Louis N Proyect
lnp3 at columbia.edu
Sun Jun 9 17:03:40 MDT 1996
Louis: There is no "justification" for the suppression of Kronstadt, just
as there is no justification for Jacobin terror, or Pershing's brutal
march through Georgia, or Sandinista violation of Miskito rights.
Revolutions, both bourgeois and proletarian, are messy, violent affairs.
They occur when the class struggle reaches a fever pitch and when the
revolutionary camp lives in desperate fear of retaliation from the
displaced ruling class. Study the aftermath of the suppression of the
Paris Commune and you get a graphic example of the viciousness of the
bourgeoisie. Ten thousand Parisian workers drowned in blood.
The best way to prevent these types of abuses from occurring in the future
is to assemble a proletarian army so powerful that it can be merciful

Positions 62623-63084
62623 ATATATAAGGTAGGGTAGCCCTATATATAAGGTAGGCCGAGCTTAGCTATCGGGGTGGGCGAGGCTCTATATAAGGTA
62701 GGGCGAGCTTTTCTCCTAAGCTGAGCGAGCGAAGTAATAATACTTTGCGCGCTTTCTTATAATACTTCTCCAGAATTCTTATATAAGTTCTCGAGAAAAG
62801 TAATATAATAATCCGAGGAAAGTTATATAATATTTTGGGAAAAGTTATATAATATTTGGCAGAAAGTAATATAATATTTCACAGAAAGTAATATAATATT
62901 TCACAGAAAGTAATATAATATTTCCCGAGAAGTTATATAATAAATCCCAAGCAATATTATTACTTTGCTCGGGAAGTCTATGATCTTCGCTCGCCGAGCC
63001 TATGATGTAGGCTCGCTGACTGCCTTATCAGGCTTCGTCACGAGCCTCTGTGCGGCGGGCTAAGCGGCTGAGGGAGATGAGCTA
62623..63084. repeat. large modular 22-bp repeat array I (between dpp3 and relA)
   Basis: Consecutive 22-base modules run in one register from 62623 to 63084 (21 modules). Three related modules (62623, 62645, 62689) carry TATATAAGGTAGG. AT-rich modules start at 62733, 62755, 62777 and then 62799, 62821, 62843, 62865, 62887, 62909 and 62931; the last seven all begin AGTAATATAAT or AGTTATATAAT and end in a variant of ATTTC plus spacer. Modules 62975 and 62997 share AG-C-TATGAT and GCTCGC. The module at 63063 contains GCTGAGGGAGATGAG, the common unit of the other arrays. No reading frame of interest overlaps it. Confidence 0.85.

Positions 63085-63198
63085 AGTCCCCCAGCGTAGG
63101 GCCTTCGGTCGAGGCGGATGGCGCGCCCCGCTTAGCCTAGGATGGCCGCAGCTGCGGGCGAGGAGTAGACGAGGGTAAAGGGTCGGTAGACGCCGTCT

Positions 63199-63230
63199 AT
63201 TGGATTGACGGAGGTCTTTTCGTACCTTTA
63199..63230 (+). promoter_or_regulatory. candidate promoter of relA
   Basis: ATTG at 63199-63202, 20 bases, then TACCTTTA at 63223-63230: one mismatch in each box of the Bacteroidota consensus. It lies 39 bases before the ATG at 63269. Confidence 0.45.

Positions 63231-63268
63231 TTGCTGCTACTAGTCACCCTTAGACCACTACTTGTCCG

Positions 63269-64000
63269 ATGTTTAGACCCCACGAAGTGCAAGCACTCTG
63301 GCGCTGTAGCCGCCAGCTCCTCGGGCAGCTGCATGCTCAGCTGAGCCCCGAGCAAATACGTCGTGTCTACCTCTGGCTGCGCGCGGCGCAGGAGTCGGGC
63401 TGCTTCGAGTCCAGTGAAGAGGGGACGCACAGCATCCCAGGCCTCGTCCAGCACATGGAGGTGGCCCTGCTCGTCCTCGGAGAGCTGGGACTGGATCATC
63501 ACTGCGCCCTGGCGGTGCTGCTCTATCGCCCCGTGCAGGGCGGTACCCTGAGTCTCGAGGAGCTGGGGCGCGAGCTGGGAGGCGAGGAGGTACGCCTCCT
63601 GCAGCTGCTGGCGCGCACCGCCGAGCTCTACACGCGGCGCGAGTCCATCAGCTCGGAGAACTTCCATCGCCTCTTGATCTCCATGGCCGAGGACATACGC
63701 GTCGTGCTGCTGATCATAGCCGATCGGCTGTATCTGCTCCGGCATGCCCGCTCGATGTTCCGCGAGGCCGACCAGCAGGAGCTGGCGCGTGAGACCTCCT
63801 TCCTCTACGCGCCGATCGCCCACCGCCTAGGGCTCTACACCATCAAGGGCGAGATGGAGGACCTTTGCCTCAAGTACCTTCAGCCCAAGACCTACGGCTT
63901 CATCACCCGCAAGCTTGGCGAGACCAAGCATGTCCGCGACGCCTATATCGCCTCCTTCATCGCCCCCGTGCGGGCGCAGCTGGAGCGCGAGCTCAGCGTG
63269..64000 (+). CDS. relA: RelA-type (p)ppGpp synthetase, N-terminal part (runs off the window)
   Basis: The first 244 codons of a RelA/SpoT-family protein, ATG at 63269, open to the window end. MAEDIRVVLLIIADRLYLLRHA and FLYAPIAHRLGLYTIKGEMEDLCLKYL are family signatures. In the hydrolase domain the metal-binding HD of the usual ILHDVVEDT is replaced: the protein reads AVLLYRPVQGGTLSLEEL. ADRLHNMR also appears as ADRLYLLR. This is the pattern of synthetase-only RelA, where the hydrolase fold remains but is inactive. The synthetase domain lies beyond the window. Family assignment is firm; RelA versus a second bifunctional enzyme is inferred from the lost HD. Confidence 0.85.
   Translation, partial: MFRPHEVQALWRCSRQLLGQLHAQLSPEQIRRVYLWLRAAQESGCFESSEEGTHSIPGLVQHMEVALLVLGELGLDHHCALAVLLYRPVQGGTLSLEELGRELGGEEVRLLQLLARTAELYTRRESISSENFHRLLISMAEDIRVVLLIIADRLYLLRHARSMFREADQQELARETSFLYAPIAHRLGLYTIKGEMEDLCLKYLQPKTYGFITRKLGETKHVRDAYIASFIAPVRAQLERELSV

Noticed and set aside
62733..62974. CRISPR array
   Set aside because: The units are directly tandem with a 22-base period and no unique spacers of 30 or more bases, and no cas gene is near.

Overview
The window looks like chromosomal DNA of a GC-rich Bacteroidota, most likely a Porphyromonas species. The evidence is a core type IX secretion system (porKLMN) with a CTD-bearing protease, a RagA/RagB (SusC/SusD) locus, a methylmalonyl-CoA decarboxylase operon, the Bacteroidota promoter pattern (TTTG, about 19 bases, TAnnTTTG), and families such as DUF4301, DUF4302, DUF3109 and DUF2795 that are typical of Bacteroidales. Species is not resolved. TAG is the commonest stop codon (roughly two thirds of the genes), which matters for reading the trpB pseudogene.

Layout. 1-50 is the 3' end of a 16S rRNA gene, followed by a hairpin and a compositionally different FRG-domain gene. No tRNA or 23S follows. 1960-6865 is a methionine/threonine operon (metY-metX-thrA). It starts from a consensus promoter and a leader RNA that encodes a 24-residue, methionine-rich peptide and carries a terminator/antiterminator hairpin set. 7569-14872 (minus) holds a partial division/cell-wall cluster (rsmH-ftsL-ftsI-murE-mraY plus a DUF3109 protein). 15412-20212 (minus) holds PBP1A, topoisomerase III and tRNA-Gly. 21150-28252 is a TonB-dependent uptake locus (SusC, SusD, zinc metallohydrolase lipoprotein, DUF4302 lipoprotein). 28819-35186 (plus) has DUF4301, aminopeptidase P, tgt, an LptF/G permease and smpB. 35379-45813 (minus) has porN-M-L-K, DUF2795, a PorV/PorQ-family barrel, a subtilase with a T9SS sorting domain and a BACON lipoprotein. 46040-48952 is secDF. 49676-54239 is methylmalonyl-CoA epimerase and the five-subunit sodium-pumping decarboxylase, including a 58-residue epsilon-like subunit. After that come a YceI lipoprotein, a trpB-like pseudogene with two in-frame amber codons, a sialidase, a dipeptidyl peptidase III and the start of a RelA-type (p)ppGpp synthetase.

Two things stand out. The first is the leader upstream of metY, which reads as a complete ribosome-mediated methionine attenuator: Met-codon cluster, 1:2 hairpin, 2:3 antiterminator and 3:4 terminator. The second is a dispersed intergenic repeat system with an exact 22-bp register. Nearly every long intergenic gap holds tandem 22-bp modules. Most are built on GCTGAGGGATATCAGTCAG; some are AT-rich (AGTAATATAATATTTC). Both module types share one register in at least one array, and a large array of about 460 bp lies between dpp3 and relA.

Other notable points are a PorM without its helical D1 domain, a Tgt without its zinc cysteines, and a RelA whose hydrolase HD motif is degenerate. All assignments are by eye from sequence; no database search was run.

toward the vanquished. The Soviet workers faced a population that was
nearly 95 percent nonproletarian and had no intrinsic interest in
socialism. A revolution in a country like the United States which is at
least 85 percent proletarian should allow the victors to be more generous
to the defeated.
On Sun, 9 Jun 1996, Jason Cohen wrote:
> Lenin and Trotsky both worked to smash the Kronstadt sailors, and so
> destroyed the possibility for genuine workers' control of the means of
> NO supporter of Leninism or Trotskyism has answered this question to my
> satisfaction. How can the smashing of the movement to give power over
> to the Soviet committees of workers and peasants be justified ? The
> civil war had ended. Russia's internal and external enemies had been
> defeated. Until this question is addressed, neo-Marxism risks becoming
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